News | Published May 17 2020

Shared Earth founder writes to MPs over post-Covid-19 priorities

Jeremy Piercy is the founder and managing director of Fair Trade and eco business Shared Earth. As the UK charts its course through the Covid-19 storm and out of the other side of the pandemic, Piercy, along with other members of the company, believe that the government must appropriately consider the future of small retailers and rebuild the economy with the climate crisis in mind. To this end, he has written to roughly 100 cross-party MPs to share his thoughts.

Shared Earth is a company with shops in both York and Liverpool. Despite its modest size, it has over 1,500 wholesale customers, selling largely to independents and some small retail chains and is notably is Oxfam’s largest gift supplier.

Should that come as a surprise, the growth of the business tells a remarkable story. For seven consecutive years its turnover has increased by over 30 per cent, going from £360,000 in 2013 to £2.7 million in the last financial year.

In Piercy’s view, the key to its success is the concern that the business has for the environment and wider world we live in. As he wrote to the MPs, he outlined two main concerns.

The first of these was that small retailers such as Shared Earth are “considered in an appropriate and realistic manner”. The second was that as the UK rebuilds, it does so with “the climate crisis in mind” as foreign secretary Dominic Raab has already promised.

Piercy called upon MPs to consider the economic effects that Covid-19 has had on developing countries. Indeed, Shared Earth has already been proactive by setting up funds in aid of disadvantaged communities in India, Kenya, and Uganda.

Piercy wrote: “I would also ask you to spare a thought for the economic effects of Covid-19 in developing countries where government help is minimal, and lockdown means many millions of people can’t earn anything to feed their families.

“Our suppliers in Bangladesh are already speaking of famine. We are raising money for vulnerable families in India, and to help the spread of Covid-19 in Kenya’s slums by providing community hand-sanitisers and face masks.”

Addressing the issues that small retailers are currently grappling with, Piercy stressed that existing social distancing rules could make it unfeasible for many to operate ‘safely’.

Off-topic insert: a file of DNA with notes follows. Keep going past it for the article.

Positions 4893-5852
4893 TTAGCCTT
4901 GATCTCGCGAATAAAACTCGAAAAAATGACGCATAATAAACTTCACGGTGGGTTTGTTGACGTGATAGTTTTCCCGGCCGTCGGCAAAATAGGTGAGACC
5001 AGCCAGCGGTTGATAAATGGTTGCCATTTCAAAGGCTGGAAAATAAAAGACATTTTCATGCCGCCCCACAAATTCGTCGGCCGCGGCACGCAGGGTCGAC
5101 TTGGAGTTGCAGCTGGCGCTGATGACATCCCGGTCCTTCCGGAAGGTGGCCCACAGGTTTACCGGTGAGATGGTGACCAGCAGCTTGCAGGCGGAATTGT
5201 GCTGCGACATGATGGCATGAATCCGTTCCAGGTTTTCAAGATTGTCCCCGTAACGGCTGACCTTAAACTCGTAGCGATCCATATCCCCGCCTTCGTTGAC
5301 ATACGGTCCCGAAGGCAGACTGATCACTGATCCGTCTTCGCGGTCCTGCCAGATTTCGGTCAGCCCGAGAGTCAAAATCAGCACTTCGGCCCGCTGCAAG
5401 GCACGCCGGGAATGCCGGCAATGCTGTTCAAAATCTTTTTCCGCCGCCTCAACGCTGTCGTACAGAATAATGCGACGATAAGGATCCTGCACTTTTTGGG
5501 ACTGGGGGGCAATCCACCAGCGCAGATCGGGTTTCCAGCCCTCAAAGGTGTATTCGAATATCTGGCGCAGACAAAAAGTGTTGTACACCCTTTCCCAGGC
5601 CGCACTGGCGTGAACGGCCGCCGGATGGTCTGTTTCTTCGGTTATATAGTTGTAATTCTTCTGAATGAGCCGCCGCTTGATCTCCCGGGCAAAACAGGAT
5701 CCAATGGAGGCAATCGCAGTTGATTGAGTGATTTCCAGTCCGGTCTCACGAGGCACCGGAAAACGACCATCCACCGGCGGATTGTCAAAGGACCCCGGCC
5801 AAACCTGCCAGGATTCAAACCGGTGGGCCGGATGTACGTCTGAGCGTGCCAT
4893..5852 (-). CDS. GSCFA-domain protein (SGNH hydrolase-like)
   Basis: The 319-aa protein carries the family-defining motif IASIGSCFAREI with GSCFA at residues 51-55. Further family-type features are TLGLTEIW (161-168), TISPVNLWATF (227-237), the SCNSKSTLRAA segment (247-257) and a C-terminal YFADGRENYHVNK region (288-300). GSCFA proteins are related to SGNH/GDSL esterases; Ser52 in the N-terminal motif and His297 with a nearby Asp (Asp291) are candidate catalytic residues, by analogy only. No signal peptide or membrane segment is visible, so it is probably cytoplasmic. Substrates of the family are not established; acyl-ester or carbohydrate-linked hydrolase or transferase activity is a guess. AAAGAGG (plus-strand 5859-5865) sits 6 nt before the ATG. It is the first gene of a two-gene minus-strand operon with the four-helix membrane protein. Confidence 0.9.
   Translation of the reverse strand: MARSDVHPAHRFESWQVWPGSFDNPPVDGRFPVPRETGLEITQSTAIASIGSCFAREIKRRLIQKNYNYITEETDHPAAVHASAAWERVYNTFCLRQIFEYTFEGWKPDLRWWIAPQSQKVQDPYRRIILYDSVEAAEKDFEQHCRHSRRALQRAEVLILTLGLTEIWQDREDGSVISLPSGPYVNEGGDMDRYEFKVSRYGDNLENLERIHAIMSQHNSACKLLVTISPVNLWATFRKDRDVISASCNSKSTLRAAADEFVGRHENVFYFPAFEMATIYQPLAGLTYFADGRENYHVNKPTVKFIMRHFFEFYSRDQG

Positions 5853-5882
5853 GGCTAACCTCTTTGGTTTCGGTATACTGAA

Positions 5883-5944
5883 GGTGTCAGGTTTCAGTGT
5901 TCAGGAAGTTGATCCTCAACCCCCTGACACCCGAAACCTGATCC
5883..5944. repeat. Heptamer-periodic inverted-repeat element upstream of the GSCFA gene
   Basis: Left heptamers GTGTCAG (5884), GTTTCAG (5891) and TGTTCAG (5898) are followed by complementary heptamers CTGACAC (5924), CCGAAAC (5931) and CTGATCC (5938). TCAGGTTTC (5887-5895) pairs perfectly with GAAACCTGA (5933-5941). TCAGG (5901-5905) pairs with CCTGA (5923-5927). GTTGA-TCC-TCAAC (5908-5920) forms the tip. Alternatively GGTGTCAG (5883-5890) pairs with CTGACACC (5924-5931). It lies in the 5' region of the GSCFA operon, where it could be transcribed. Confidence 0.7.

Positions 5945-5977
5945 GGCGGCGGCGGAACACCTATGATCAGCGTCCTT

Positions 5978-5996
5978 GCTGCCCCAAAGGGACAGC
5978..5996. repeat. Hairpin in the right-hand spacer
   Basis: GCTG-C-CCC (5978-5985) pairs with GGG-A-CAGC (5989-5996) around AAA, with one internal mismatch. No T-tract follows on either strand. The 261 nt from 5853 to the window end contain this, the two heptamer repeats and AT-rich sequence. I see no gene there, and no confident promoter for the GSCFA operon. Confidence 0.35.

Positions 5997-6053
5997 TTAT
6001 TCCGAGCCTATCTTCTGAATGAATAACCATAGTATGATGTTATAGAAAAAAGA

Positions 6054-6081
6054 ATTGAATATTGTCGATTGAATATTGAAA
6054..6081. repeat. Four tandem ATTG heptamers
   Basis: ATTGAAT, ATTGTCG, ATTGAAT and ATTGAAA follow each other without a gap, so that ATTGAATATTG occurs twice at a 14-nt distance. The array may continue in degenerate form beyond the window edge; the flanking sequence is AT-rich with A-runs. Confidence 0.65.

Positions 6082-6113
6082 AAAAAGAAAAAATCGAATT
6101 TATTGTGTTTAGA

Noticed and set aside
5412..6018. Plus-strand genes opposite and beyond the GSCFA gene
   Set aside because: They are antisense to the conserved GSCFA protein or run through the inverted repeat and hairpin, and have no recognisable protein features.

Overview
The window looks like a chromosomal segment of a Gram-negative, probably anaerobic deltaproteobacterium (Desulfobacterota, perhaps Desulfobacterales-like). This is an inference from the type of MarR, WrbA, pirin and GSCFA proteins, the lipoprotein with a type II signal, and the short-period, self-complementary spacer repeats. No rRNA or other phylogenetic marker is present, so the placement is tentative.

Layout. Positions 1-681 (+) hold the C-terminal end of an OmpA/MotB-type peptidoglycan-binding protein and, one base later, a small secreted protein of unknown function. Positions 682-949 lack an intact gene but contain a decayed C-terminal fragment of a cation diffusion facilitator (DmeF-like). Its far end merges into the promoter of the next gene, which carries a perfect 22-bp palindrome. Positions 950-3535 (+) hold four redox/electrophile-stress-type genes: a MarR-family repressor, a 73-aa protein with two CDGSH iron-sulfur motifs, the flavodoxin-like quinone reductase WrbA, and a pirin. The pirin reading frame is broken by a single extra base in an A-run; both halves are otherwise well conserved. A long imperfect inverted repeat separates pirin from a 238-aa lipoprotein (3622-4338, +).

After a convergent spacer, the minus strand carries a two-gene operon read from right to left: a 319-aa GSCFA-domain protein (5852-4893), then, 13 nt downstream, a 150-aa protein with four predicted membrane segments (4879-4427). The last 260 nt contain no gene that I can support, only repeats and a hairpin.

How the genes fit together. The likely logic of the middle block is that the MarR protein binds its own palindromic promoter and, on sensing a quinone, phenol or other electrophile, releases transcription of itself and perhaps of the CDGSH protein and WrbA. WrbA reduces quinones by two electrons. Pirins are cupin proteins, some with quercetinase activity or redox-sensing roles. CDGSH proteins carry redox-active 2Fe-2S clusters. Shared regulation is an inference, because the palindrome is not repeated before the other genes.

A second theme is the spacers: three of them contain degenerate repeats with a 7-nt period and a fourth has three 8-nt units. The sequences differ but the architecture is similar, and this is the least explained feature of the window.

“Most independent shops are small; we don’t have car parks to queue in, and the streets outside are often narrow. Social distancing, applied as so far suggested, would make our businesses unviable; for many of us, our sales could decrease by 50 per cent or more; a drop of just ten per cent or 20 per cent would make survival impossible for some.

“We are in exactly the same situation as trains, planes and public transport. In small shops, social distancing is almost impossible.”

Piercy added that many small retailers would willingly provide face masks freely for customers to wear in shops and on public transport, as well as providing hand-washing facilities outside their premises to help prevent infection.

Piercy took the opportunity to pay tribute to the government’s business support measures thus far, while highlighting that the small businesses that the government has fought so hard to protect, now needs further help, in a form which will not come as a financial burden.

“Small shops are essential to the high street and to the UK economy. The support we have received so far, including with business rates and the furlough scheme, has been excellent. We applaud the government for this.

“As the lockdown eases, we need help which costs nothing – a realistic approach to social distancing.”

Foreign secretary Dominic Raab announced on April 28 that as the threat of Covid-19 subsides, responsible government should constitute “investing in industries and infrastructure that can turn the tide on climate change, and it means doing all we can to boost resilience by shaping economies that can withstand everything that nature can throw at us.”

At the time, Raab stressed that the climate dialogue was “not some distraction from the immense challenges that the pandemic presents, but an essential element to our strategy to rebound from it.”

However, despite this statement, Piercy feels that consideration for the climate crisis in the government’s recovery plan was visibly absent.

He told MPs: “We applaud all who support this outlook, whatever party they belong to. But in the government’s recovery strategy plan yesterday, climate issues were not mentioned at all, and sustainability only in an economic sense.

“We believe this is an ideal opportunity to move towards a society which is not so dependent on fossil fuels. Many jobs can be created, in green technology, insulation, infrastructure etc. The next crisis, potentially far larger than coronavirus, will be the climate crisis.”

With regard to the climate crisis, Piercy urged MPs to ensure that the UK is at the forefront of tackling it head on.

“The UK has the opportunity to take a real lead on this – it’s been described as our ‘man on the moon’ moment. Will Dominic’s words be followed up with action? I hope that you, as MPs, will do all you can to ensure that they are.”

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Authored by

Alexander Bridge-Wilkinson
Junior Editor
May 17 2020

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